Medical doctors within the higher Victoria space are utilizing social media to fight hesitation about vaccines

Doctors from the Greater Victoria area, concerned about the reluctance of COVID vaccines, particularly given the spread of a new variant on the island, have stepped up their efforts to promote vaccination by posting informational videos on YouTube and Facebook.

“There is a lot of misinformation and so, despite the good progress in the introduction of the vaccine, the hesitant vaccination is a real problem,” said Dr. Aaron Childs, a GP with the Victoria Division of Family Practice, is behind the videos.

With the highly transmittable Delta COVID-19 variant present on the island, getting both their first and second doses as soon as possible is vital for everyone, Childs said. “A full vaccination will maximize protection against all stress and is our ticket to a return to normal with no setbacks.”

Between January 3 and May 23, approximately 85 percent of COVID cases in BC were of concern, and 60 percent in the Island Health area.

The variant Delta B.1.617.2 remains relatively rare in BC with around 500 cases, said the provincial deputy health officer, Dr. Reka Guftason. The most common worrying variant in British Columbia remains the one first discovered in the UK

A UK government report last month said Pfizer and AstraZeneca’s vaccines were 33 percent effective against symptomatic diseases caused by the Delta variant three weeks after the first dose, and increased over 80 percent after two doses .

Guftason said that people who are concerned about rare vaccine-induced blood clots related to AstraZeneca can choose a messenger RNA vaccine such as Pfizer or Moderna for their second vaccination.

There are no well-identified risk factors for the rare side effect, said Guftason.

The family doctor Dr. Benjamin How of the Victoria Division of Family Practice said that because the new vaccines were being developed so quickly, some people wonder if all the necessary steps were taken to test them.

As noted, while the process was accelerated by unprecedented funding, the clinical trials and safety reviews “actually took about the same time as other vaccines”.

General Practitioner Dr. Kathy Dabrus said to those on the fence, “There’s no point in waiting.”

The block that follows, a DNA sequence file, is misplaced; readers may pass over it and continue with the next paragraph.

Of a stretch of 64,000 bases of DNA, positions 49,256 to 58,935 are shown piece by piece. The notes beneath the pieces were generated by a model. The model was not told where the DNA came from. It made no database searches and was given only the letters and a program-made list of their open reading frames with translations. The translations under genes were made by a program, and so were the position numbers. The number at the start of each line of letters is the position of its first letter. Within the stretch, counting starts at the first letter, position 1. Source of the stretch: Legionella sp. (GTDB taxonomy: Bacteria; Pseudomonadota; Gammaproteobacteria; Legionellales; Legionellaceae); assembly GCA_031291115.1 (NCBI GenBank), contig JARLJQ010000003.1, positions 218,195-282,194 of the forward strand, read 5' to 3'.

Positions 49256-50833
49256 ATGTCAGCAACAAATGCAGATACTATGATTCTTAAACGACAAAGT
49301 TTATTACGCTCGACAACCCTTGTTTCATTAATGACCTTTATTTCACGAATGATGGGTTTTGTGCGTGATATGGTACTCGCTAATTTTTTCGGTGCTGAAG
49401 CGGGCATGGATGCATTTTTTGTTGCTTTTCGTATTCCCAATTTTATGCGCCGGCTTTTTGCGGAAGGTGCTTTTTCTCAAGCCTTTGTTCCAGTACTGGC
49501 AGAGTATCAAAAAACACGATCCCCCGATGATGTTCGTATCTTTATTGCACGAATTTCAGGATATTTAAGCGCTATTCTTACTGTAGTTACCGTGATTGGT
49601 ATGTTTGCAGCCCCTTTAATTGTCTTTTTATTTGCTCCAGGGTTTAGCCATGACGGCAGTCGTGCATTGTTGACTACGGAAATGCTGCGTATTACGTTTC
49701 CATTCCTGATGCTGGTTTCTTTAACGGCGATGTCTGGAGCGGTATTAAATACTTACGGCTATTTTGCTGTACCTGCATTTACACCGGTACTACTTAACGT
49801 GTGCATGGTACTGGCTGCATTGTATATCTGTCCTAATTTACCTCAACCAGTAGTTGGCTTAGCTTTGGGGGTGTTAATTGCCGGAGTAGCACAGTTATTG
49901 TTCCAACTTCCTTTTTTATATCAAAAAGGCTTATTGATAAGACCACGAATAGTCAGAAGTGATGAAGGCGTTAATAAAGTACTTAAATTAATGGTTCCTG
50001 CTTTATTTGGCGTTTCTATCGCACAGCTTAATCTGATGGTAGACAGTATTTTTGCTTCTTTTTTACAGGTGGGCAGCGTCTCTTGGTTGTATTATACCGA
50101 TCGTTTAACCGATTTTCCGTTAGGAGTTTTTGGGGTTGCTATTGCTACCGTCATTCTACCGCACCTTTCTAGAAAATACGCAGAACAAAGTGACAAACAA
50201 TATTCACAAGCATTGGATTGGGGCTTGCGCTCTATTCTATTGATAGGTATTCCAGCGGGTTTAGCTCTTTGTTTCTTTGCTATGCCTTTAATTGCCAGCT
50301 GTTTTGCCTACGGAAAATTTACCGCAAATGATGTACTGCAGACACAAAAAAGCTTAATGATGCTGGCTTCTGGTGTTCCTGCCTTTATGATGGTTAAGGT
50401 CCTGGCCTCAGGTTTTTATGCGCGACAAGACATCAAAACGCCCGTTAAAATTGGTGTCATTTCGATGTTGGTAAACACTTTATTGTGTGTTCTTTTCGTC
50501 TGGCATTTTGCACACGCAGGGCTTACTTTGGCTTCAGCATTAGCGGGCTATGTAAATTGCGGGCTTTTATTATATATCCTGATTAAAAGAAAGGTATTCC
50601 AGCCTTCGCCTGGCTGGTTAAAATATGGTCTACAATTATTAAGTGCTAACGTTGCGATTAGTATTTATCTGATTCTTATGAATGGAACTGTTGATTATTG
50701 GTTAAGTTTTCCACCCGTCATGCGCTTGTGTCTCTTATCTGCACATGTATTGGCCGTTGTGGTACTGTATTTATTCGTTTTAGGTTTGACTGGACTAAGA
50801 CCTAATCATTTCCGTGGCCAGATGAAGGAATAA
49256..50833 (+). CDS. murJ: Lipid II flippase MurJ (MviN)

The COVID virus will be around for years and waiting for a vaccination will only increase a person’s risk of exposure, Dabrus said.

“The risks of the virus are significant and far outweigh the possibility of serious side effects from a COVID vaccine. Your risk of dying from COVID is greatly reduced after vaccination and your risk of transmission is reduced by 90 percent.

Green Party leader Sonia Furstenau noted during the period in question in the UK legislature on Tuesday that the seven-day moving average of cases for the Delta variant of 2,400 was on 28 just before foot in the Peel region of Ontario to understand.

With Canadian travel potentially on the horizon, Furstenau asked BC Health Secretary Adrian Dix how the government is handling the risk the Delta variant poses to British Columbians with just one dose of COVID-19 vaccine.

Dix said vaccinations continue to pick up and the province plans to slowly relax restrictions, with the next phase starting on Jan.

Ten new people in Island Health reportedly tested positive for COVID-19 from a total of 165 new cases in the province on Tuesday.

Dix and Provincial Health Officer Dr. Bonnie Henry, reported 2,051 active cases of COVID-19 on Tuesday; 203 are in the hospital, 57 of them in the intensive care unit or intensive care unit. No new deaths related to COVID-19 have been reported, bringing the total to 1,722.

Henry and Dix reported that 74 percent of all adults in BC received their first dose of vaccine.

The province has extended the state of emergency until the end of the day on June 22 in an effort to get the pandemic under control.

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> For videos, visit the Victoria Division of Family Practice website:

> Register for the vaccination online at or by calling 1-833-838-2323.

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